From the Spring 2016 issue of Ukulele | BY SANDOR NAGYSZALANCZY
Quick quiz: Among the four common sizes of ukuleles—soprano, concert, tenor, and baritone—which one is tuned differently? Answer: the baritone. While the first three are tuned in standard “C” tuning: G C E A, the baritone (or “bari”) is usually tuned like the top four strings of a guitar: D G B E. So, where did this variant of the ukulele universe come from? As with so many other popular inventions, it turns out that the answer isn’t entirely clear.
The two names most closely associated with the origin of the baritone uke are Arthur Godfrey and Herk Favilla. Godfrey was an avid musician, radio personality, and early television star of several programs including Arthur Godfrey and His Friends and Arthur Godfrey and His Ukulele. Hercules “Herk” Favilla was a third-generation luthier and the son of John Favilla, who co-founded the Favilla Brothers stringed instrument company in New York City with his brother Joseph in 1890. Herk took over the family business in 1959 and continued to build ukuleles, mandolins, banjos, and guitars until he retired in 1980. As to which man is the true father of the baritone uke, we must rely on a pair of oft-repeated stories with only a handful of facts to support either one.
Godfrey and Vega
Godfrey’s tale begins with a banjo player named Eddie Connors, a musician at CBS (Godfrey’s network) who had recorded with such big-band greats as Tommy and Jimmy Dorsey. The story goes that Godfrey asked Connors to design a larger-bodied, lower-pitched ukulele. That first instrument is likely the cutaway baritone Godfrey regularly played on his TV shows, as well as in the 1966 movie The Glass Bottom Boat. Connor’s basic bari design (sans cutaway) was subsequently put into production by the Vega Company of Boston, Massachusetts, sometime around 1950. Primarily a guitar, mandolin, and banjo manufacturer, Vega made three different baritone models: the Standard, the De Luxe, and the oddly named “Solo-Lute,” their fanciest model, made from solid mahogany with a sunburst finish and a long neck with a rosewood fretboard adorned with pearl inlays and a 21-inch scale with 16 frets clear of the body. Some De Luxe models had paper labels inside that read: “…created and designed by Eddie Connors…” and nearly all the baris bore Godfrey’s signature decal on the headstock, no doubt part of his endorsement deal with Vega.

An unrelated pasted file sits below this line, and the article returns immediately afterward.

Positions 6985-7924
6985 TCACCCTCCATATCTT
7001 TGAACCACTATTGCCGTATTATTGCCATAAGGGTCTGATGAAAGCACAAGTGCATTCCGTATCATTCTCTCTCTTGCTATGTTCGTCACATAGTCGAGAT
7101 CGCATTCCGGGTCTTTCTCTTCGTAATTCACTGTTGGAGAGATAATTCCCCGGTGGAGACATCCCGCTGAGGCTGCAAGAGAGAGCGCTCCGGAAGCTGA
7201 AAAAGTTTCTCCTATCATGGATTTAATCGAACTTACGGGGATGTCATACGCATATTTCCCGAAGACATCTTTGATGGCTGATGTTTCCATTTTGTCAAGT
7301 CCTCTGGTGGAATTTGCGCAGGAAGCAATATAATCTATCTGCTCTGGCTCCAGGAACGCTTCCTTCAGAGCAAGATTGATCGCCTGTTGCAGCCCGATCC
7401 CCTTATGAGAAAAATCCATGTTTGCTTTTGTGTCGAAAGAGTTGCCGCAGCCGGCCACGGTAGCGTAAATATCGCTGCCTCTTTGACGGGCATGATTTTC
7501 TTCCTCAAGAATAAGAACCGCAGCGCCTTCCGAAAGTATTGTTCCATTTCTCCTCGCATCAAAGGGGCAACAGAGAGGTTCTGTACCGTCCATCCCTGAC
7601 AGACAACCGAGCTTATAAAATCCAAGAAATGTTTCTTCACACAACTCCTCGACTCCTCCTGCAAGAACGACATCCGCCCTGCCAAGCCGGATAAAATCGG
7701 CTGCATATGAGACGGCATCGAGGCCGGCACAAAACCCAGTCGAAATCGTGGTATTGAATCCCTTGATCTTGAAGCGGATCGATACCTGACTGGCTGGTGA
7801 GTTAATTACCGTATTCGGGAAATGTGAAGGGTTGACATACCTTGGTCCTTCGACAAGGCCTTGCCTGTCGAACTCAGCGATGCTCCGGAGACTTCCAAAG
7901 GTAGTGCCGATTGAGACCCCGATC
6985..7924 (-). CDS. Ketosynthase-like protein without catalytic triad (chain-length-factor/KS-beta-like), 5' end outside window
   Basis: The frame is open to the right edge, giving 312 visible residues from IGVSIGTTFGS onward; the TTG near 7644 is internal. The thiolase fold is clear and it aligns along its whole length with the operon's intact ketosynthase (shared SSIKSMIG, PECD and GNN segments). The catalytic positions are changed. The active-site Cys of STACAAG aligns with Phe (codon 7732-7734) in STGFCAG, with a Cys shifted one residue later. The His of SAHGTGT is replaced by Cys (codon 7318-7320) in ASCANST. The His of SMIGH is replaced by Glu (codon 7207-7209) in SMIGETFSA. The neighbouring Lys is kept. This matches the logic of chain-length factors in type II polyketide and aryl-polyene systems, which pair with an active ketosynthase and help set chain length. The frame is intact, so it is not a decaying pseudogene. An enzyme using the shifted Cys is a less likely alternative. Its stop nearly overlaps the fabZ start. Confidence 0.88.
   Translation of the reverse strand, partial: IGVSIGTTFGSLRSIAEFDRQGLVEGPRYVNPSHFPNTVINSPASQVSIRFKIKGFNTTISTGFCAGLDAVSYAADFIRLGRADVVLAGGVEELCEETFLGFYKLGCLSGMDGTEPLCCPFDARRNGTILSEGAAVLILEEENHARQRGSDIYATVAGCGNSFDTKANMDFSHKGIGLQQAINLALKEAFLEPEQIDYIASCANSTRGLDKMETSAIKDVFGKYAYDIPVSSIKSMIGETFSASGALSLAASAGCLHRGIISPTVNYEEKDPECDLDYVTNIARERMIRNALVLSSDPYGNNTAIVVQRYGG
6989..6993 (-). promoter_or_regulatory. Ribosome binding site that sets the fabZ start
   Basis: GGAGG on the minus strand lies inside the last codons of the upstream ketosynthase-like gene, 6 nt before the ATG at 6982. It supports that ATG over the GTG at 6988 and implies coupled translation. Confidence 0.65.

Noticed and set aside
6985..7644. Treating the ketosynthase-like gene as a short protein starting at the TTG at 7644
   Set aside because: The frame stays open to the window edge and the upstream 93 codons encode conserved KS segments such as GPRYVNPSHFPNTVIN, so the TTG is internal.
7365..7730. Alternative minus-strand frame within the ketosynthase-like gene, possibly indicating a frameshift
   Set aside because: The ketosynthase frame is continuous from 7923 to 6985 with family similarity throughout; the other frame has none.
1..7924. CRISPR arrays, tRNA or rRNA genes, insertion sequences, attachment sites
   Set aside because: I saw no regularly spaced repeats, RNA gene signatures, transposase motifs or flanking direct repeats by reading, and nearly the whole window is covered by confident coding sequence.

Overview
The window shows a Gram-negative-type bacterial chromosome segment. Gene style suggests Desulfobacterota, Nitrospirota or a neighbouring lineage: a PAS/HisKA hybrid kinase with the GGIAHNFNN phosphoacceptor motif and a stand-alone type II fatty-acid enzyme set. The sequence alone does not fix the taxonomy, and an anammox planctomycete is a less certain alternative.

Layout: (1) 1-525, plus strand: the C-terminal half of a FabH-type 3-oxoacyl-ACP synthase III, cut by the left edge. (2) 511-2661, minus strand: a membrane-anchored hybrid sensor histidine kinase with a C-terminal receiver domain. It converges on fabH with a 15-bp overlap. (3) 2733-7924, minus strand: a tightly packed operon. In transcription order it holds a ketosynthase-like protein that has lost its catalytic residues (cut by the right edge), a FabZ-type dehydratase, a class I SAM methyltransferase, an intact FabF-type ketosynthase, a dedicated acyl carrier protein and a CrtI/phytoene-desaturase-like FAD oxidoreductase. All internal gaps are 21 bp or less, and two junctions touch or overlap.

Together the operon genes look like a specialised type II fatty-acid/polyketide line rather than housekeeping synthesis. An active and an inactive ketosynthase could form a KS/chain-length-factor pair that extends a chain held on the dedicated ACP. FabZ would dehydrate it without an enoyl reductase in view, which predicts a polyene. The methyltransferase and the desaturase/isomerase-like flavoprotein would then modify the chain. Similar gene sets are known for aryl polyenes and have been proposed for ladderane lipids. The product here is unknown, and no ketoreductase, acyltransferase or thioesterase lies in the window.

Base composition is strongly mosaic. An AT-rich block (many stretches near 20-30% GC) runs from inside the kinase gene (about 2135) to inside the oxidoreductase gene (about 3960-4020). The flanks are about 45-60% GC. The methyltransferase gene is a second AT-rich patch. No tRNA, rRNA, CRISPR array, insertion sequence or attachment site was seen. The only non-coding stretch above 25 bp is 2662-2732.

Herk Favilla’s story takes a different tack. Being an accomplished guitar player and teacher, Herk said that he designed the baritone “with the thought in mind of simplifying guitar study for the beginner.” Thus, he created a four-stringed instrument tuned to match the first four strings of a guitar. He likely chose to marry his baritone to the ukulele family both to distinguish it from the 4-stringed tenor guitar (which used a different tuning) and because of Favilla’s long history of manufacturing ukes. Herk’s son Tom recollects that the first Favilla baritones were built in the late 1940s by grandfather John, but no records exist to substantiate this. (Intriguingly, Tom also claims that Arthur Godfrey’s first baritones were actually built by Favilla, but when Godfrey had a dispute with them, he switched to a “Vinci” baritone—a Favilla without a label—then later to a Vega.) All Favilla baritones sported solid mahogany bodies and necks and rosewood fretboards with a 19-inch scale. (For comparison’s sake, Martin baritones, which didn’t appear until 1960, have 20 1/8-inch scales.) Around 1950, Herk was the first to author a series of instructional booklets specifically for the baritone ukulele player.
Since no known patents exist for the baritone ukulele and Arthur, Herk, and Eddie have all long passed, we’ll probably never know for sure which birth of the baritone story is true. Perhaps, as with so many inventions, both Godfrey/Connors and Favilla independently developed similar instruments. As the old saying goes, “Proof is often simply finding enough people who agree with you.”